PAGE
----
Monday, February 05, 2007

Gordon's Government - II

....Who will be following Blair and Prescott out of the door?




Last week, in the first of my series of posts on the likely make-up of Gordon Brown's Cabinet, I said I believed that up to eight ministers - more than a third of the Cabinet - could be leaving the government as a result of the transition.

The identity of two of them we already know - Tony Blair himself, and his deputy John Prescott who announced last October that he would be following his boss into retirement.

But who will join them? Which veterans of the New Labour years might have to be asked to make way for new blood - and which Blair loyalists might find they have pinned their colours rather too closely to Mr Tony's mast for his successor's liking?

Well, there are two over-60s among the ranks of the Cabinet's Blairite sisterhood who appear vulnerable on both grounds - Culture Secretary Tessa Jowell, and Social Exclusion Minister Hilary Armstrong.

In the days when she was John Smith’s parliamentary private secretary, Ms Armstrong was once close to Mr Brown. But over the years, she has become more and more identified with the Blairite cause, most notably during an undistinguished stint as Chief Whip.

I suspect that she finds the social exclusion role much more to her liking, but at 61, she is surely living on borrowed political time.

As for Ms Jowell, her chances of remaining on board are additionally hampered by having been caught up sleaze accusations as a result of her husband David Mills' involvement with the corrupt Italian media tycoon-cum-politician Silvio Berlusconi.

Her solution to that was to claim she had known nothing of the link and then to lay down her marriage for the sake of her career, but her tenure of the Culture brief has not greatly endeared her to the press or public and her departure would be seen as no great loss.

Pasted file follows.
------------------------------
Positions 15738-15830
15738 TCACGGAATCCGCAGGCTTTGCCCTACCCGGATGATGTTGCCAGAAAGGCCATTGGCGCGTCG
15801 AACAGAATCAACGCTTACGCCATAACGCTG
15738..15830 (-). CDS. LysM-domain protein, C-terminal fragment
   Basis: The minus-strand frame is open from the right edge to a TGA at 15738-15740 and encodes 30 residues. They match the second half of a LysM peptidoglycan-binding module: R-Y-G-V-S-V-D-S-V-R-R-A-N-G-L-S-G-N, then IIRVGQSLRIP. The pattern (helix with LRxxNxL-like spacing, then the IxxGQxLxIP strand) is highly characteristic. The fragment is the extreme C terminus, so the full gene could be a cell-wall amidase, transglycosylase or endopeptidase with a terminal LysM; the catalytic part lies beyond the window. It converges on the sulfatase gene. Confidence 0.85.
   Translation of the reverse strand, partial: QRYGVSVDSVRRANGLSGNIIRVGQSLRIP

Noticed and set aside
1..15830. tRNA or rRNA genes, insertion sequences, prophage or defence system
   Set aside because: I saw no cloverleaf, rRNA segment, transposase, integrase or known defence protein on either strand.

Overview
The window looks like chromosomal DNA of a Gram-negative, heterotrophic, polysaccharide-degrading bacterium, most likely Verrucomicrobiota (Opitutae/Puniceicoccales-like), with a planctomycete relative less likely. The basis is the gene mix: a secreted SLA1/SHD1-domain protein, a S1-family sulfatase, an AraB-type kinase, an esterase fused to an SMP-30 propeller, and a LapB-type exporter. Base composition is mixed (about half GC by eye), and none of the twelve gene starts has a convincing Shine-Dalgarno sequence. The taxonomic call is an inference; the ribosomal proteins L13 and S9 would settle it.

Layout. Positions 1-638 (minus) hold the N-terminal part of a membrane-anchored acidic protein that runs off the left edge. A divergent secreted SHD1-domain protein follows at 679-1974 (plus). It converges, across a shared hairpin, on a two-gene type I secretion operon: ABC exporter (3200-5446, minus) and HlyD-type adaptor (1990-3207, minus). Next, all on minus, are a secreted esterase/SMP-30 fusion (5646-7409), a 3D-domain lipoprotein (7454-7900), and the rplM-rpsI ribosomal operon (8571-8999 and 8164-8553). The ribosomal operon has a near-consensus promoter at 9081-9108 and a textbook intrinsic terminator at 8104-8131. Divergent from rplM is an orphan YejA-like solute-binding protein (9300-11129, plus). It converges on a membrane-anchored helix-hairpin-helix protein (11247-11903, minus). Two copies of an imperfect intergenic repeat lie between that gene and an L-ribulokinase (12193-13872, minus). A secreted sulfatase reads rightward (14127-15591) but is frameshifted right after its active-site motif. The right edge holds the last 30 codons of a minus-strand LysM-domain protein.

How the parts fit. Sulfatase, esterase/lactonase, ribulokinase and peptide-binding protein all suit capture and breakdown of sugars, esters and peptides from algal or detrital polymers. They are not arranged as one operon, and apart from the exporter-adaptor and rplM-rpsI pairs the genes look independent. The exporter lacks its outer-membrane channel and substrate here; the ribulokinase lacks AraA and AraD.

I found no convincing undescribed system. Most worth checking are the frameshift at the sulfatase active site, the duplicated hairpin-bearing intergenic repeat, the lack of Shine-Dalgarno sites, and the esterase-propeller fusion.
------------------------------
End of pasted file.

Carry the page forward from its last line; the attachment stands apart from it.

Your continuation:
More controversial would be the axeing of Work and Pensions Secretary John Hutton, who has been seen as a rising star under Blair and who is still talked about in some quarters as a dark horse contender for the leadership.

I don't believe Gordon will go out of his way to victimise those who could have emerged as contenders - John Reid will be kept in a senior role for instance - but I somehow doubt if the quality of mercy will extend to Mr Hutton.

He is widely believed to have been the Cabinet minister responsible for telling the BBC's Nick Robinson last September that Mr Brown “would make a fucking dreadful Prime Minister," and I expect him to pay the political price for this outburst.

Joining him in the exit lobby will, surely, be Charlie Falconer, the "First Flatmate" and Prime Ministerial favourite who has performed much the same role for Blair as Lord Young did for Margaret Thatcher and George Wigg did for Harold Wilson,

There will also be much discussion concerning the fate of two of the Cabinet's other senior women - Margaret Beckett and Patricia Hewitt.

Mrs Beckett is now the only remaining minister who served under Callaghan and as such has an unrivalled claim to the title Great Survivor of modern Labour politics. She is also a very close ally of Mr Brown's.

But her role as Foreign Secretary is keenly coveted by a trio of heavyweights in Jack Straw, Hilary Benn and Peter Hain, and if Gordon can stomach the idea of a Derby South by-election she may well find herself asked to become Leader of the House of Lords.